Fargo man asks to withdraw guilty plea in fatal stabbing of 14-year-old girl

Arthur Kollie said the Alford plea was not voluntary, and he didn't understand the consequences of his actions.

Arthur Kollie appears for a hearing in Cass County Court on Monday, Oct. 25, 2021. David Samson / The Forum
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FARGO — A 23-year-old man wants to take back his guilty plea to charges that allege he fatally stabbed a 14-year-old girl near Party City in Fargo.

Prosecutors asked Cass County Judge John Irby in a motion filed Tuesday, Dec. 28, to deny Arthur Prince Kollie’s request to withdraw his Alford pleas to murder, robbery and aggravated assault. Kollie is accused of stabbing Jupiter Paulsen multiple times shortly before 7 a.m. June 4 in the parking lot of 4340 13th Ave. SW in Fargo.

In a motion to withdraw the pleas filed Nov. 29, Kollie’s then-attorney Nicholas Thornton said Kollie did not understand what the Alford pleas meant for him. Kollie also claims he didn’t enter the pleas voluntarily and that Thornton didn’t “properly assist and help him in the process.”

Thornton also filed a motion the same day to withdraw as Kollie’s counsel at the request of his client. That motion was approved Dec. 21, and another attorney was not appointed as of Tuesday.

An Alford plea is a type of guilty plea that allows a defendant to maintain his innocence, but the defendant acknowledges there is enough evidence to be convicted by a jury.


Kollie initially entered not guilty pleas after an Oct. 25 hearing. That's when Fargo Police Detective Mark Voigtschild detailed evidence gathered in the case.

Patrick Peterson, called a guardian angel by family of Daisy Jupiter Paulsen, describing the situation when he found her and her alleged attacker on June 4, 2021.jpg
Patrick Peterson, called a guardian angel by the family of Daisy "Jupiter" Paulsen, describes how he found the teen and her attacker outside a store in south Fargo. C.S. Hagen / The Forum

Voigtschild said the attack on Jupiter lasted nearly 30 minutes, and Kollie allegedly fled after a sanitation worker arrived at the scene around 6:58 a.m.

Jupiter died at Sanford Medical Center four days after the incident due to asphyxiation by strangulation complicated by multiple sharp-force injuries, Voigtschild said. She was stabbed more than 20 times, according to court documents.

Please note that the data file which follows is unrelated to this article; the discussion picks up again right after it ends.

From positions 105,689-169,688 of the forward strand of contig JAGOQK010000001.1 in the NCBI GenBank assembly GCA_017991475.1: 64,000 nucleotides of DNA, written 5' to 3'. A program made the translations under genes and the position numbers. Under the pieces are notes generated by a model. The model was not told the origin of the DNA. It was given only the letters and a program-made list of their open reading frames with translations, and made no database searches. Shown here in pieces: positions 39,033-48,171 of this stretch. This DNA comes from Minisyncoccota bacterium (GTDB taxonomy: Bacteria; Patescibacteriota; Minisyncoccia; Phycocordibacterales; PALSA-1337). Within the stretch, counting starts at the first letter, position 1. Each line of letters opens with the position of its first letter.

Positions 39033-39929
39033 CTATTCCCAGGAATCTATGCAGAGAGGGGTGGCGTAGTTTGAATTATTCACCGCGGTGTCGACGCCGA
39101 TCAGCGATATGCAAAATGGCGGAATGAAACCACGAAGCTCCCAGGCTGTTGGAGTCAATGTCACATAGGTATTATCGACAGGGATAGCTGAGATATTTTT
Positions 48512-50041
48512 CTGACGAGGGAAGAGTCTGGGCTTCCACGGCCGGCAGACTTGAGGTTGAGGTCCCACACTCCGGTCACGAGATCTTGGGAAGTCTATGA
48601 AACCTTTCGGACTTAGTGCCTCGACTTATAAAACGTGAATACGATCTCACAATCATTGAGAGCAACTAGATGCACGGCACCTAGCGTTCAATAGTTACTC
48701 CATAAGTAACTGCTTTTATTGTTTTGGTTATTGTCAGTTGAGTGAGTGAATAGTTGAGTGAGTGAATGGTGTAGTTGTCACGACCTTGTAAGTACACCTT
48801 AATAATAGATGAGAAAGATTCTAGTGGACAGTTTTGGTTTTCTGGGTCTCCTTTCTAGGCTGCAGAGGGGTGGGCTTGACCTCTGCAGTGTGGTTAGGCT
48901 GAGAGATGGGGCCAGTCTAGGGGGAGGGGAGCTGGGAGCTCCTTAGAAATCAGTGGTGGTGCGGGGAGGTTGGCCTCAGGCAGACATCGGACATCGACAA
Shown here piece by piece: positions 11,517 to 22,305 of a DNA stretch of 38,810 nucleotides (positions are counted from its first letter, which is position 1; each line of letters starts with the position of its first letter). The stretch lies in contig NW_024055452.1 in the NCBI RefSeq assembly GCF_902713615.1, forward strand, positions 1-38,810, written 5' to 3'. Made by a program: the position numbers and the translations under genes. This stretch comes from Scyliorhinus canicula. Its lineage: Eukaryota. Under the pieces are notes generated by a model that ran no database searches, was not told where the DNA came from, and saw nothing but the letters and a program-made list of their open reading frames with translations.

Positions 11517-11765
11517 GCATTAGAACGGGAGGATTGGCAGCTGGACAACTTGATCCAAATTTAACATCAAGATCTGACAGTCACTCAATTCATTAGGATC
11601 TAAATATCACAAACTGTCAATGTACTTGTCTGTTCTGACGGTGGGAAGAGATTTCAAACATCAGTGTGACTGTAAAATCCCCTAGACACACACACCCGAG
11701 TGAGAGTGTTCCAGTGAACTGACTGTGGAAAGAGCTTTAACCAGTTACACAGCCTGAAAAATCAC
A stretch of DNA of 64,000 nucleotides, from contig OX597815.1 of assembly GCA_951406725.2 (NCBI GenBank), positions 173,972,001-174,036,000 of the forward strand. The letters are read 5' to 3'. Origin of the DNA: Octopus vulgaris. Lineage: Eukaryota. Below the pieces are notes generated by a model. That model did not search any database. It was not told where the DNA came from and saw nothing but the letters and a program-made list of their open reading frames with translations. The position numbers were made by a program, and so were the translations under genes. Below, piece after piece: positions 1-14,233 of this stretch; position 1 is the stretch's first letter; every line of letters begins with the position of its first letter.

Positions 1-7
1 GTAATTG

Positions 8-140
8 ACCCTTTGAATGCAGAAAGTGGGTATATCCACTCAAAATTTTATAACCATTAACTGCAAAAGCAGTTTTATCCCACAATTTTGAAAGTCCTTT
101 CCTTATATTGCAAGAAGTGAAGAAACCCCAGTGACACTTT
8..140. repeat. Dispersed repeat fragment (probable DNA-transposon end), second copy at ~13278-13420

Jupiter Paulsen mug.jpg
Jupiter Paulsen.
Photo provided by family

Voigtschild described surveillance footage that allegedly showed Kollie walking around the area in an apparent attempt to ditch bloodstained clothing at different locations. Kollie apparently took a shower at a gas station before walking to Walmart on 13th Avenue, Voigtschild said.

Kollie took clothes off a Walmart rack without paying for them and changed in a bathroom, according to court documents. Officers found his bloodstained pants and shoes in the bathroom, as well as Jupiter’s backpacks, her ID, a bloodstained shirt and knife in dumpsters near The Home Depot, Voigtschild said.

Kollie was arrested June 4 in downtown Fargo. He told police he didn’t remember attacking Jupiter but said he used meth the day before, according to court documents.

After Voigtschild wrapped up his testimony during the Oct. 25 hearing, Kollie said he didn’t know what happened, he wanted to get help and that “I’m just tired.” Thornton interrupted Kollie before the defendant entered not guilty pleas.

Less than an hour later and after meeting with Thornton out of court, Kollie reappeared in Cass County court, asking to plead guilty.


“He really would like to get on his way to getting some mental health treatment, and the best mechanism for that is for him to change his plea and get on to prison as quickly as possible, if that’s what the court ultimately decides,” Thornton said, according to a transcript from the plea hearing filed in court.

A defendant can withdraw a guilty plea if there is a “fair and just reason” to do so and the prosecution still has the ability to proceed with a trial. A presentencing investigation had not been completed at the time Thorton filed his motions.

Sentencing is slated for Feb. 28. The murder charge carries a maximum punishment of life in prison without parole.

Kollie understood the consequences of entering the Alford pleas, and he did so voluntarily, the Cass County State’s Attorney Office said in its motion. Transcripts show Irby informed Kollie of the maximum penalty in the case asked whether the pleas were voluntary, and if the defendant understood that he was giving up certain rights, including a jury trial. Irby also found no issues with Kollie’s ability to proceed in the case, according to the transcripts.

Prosecutors asserted Thornton properly helped Kollie understand the proceedings in pleading guilty, adding the defense’s motion doesn’t state how Thornton was ineffective in advising his client.

A motion hearing to determine if Kollie can withdraw his plea is scheduled for Jan. 18.

April Baumgarten joined The Forum in February 2019 as an investigative reporter. She grew up on a ranch 10 miles southeast of Belfield, N.D., where her family raises Hereford cattle. She double majored in communications and history/political science at the University of Jamestown, N.D.
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